By Alexia Vlachou
Greece is determined to protect its signature brands of products, Minister of Agricultural Development and Food, Stavros Arachovitis told Xinhua in a recent interview after the country’s latest victory over the Czech Republic in a spat over “Greek yogurt” labeling.
Although Greek yogurt is not protected with EU designation of product like feta, the flagship of Greece’s geographical indications, the Greek government is taking steps to offer brand name protection against imitations that mislead the consumers.
“The designation of Greek yogurt got a late start,” the Greek minister admitted. “Our country is in the process to establish a protected geographical indication (PGI) in Europe. It will also be protected in international agreements the EU signs with third countries,” Arachovitis explained.
But the procedure will take longer, he emphasized. The main difficulty stands on its high reputation inside and outside Europe.
Over the past few years, the Greek-style yogurt category experienced tremendous growth in Europe and the United States. The Greek-type accounts for about half of all yogurt sold in the US with Danone, Chobani and General Mills having the lion’s share of the market with 70 percent, according to Euromonitor International, a London-based market research company.
To establish a PGI certification for Greek yogurt, the Agriculture Ministry has assigned to the competent controlling authority, ELGO-DIMITRA at the Athens University of Agriculture, to compile the relevant dossier which will define what Greek yogurt is.
“What Greek yogurt is, its production process, the milk to be used, its form, even its moisture content will all be described in the technical documentation that is compiled by the designated body,” he said.
In February, a long debate between Athens and Prague ended which dated back to 2016. According to the Greek minister, the use of the term “Greek yogurt” for products made outside Greece deceives consumers and contravenes EU legislation.
Facing an EU probe, Prague complied with the rules and sent to the EU a draft amendment to its national laws that will prevent Czech dairies from using the term “Greek yogurt”.
Under the EU’s protected name schemes, registered products receive only Europe-wide legal protection against misuse, not internationally.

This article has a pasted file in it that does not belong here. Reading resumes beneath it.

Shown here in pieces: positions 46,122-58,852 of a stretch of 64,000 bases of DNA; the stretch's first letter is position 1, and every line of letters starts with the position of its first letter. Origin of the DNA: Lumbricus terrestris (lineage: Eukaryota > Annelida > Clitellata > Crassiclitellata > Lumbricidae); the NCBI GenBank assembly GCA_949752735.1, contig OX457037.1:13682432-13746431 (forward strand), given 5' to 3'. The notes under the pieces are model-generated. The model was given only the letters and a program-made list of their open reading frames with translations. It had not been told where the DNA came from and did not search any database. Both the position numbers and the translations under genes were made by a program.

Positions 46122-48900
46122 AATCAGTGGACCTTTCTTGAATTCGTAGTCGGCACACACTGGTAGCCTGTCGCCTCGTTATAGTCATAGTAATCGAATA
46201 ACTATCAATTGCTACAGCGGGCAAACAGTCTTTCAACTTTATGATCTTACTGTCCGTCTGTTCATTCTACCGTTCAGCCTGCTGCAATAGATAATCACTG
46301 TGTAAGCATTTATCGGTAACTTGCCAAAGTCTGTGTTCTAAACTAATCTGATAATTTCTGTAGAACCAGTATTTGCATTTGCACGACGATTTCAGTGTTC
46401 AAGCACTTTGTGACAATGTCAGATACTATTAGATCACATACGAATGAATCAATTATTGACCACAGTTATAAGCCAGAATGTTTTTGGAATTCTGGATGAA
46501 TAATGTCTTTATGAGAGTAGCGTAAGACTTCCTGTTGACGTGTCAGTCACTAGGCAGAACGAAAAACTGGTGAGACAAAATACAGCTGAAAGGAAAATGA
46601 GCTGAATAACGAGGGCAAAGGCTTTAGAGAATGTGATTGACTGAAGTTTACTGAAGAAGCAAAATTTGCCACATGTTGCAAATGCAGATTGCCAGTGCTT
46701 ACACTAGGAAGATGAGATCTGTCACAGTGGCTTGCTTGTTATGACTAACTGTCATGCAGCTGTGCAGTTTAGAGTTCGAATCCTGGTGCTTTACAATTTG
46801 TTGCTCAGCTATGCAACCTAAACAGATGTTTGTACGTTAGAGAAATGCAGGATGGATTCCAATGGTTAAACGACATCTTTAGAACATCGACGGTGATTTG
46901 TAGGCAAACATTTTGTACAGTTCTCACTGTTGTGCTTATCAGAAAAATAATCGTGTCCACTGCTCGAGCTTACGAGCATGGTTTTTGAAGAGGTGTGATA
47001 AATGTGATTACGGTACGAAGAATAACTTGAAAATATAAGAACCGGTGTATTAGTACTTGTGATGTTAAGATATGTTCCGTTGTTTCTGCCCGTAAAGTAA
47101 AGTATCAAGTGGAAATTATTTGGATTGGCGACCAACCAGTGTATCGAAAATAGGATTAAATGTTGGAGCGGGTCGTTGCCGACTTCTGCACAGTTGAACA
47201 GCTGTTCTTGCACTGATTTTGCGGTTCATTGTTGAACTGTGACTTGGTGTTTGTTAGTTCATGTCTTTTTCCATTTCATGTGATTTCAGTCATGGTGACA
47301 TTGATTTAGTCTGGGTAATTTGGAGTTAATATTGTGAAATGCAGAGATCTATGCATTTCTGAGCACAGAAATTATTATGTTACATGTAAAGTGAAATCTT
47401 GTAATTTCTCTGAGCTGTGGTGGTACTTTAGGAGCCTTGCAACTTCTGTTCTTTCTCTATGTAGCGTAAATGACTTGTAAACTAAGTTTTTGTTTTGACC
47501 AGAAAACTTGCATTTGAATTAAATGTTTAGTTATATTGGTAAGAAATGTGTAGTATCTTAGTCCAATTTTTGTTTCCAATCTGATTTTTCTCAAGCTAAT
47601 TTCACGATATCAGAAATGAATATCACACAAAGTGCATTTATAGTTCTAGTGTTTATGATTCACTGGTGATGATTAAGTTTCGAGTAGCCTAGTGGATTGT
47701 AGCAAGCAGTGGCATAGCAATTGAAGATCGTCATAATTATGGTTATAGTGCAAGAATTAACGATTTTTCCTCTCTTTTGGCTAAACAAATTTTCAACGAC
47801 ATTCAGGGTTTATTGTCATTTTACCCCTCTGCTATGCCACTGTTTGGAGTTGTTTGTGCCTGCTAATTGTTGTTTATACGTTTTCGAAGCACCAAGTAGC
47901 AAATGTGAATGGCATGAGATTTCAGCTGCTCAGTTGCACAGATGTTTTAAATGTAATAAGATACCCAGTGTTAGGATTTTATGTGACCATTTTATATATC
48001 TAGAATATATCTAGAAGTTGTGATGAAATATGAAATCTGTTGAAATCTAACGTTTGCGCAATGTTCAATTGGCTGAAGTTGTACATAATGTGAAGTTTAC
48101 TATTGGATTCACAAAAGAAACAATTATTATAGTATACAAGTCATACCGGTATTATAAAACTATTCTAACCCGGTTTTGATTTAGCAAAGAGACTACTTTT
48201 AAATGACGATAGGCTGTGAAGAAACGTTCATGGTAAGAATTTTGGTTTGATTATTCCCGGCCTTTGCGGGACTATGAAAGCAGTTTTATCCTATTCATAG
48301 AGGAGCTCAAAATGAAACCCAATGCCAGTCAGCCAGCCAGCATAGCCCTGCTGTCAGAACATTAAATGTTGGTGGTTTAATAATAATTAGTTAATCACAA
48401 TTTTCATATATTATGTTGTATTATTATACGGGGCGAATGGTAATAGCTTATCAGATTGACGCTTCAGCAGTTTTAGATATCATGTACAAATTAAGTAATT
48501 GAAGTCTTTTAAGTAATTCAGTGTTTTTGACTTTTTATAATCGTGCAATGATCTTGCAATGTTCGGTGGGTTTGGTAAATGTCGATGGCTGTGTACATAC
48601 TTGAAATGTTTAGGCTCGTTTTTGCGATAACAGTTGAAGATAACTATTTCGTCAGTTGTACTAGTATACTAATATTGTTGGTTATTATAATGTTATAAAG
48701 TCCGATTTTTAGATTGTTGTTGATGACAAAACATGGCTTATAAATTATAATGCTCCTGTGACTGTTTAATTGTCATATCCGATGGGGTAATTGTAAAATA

Every time Europe negotiates with a third country for a bilateral trade deal, the protection framework to prevent rip-offs and imitations of PDO products, EU’s quality certification marking products, is examined by case.
In the past, not all deals have been good for Greece. In the EU agreement with Canada (CETA) and African countries (SADC), feta PDO was excluded, permitting white cheese products made from cow’s milk be named feta.
According to the certification status, feta PDO is produced only in certain parts of Greece. The white salted cheese, made from sheep’s milk or a sheep-and-goat milk blend, matures in brine and its flavor ranges from mild to sharp.
“Feta PDO is the flagship of our cheese variety, like the Parmesan cheese in Italy. It should have been designated for all the continents. It is difficult for us who export to America and Canada,” Markos Leggas, a Greek third-generation cheese maker, told Xinhua.
Feta, considered by many as a Greek national symbol, accounts for more than 70 percent of Greek cheese export. It ranks fifth in the list of the 200 European protected cheeses regarding the volume production.
Greece’s profits reach 330 million euros while 300,000 people work in the product line, and another 50,000 farmers produce animal feed, according to the data released by the ministry during the Zootechnia International Fair held in Thessaloniki this February.
Greek cheesemakers require more protection through supervisory controls to safeguard their product. “The only encouraging this period and the last years of the crisis is feta PDO and our export activity. We have turned to exports as the Greek market is out,” Leggas said.
Acknowledging the value of PDO status of domestic products, Leggas noted that Greece needs to act more to develop feta PDO abroad.
For his part, Arachovitis said that the Greek government will protect the reputation of Greek products in order to protect Greek farmers.
After Greek yogurt, Greece is taking steps to have the famous “gyros” to be recognized with the European Union as “Traditional Specialty Guaranteed” (TSG).
“Another category of the EU’s protected name schemes which we develop this period are the TSG products that are based on a traditional production method, on the recipe,” the Greek minister explained.
So far, a total of 107 Greek products are registered in EU as certified food products, 76 with PDO and 31 PGI statuses, as six more are waiting for approval, according to the EU website for Agriculture and Rural Development.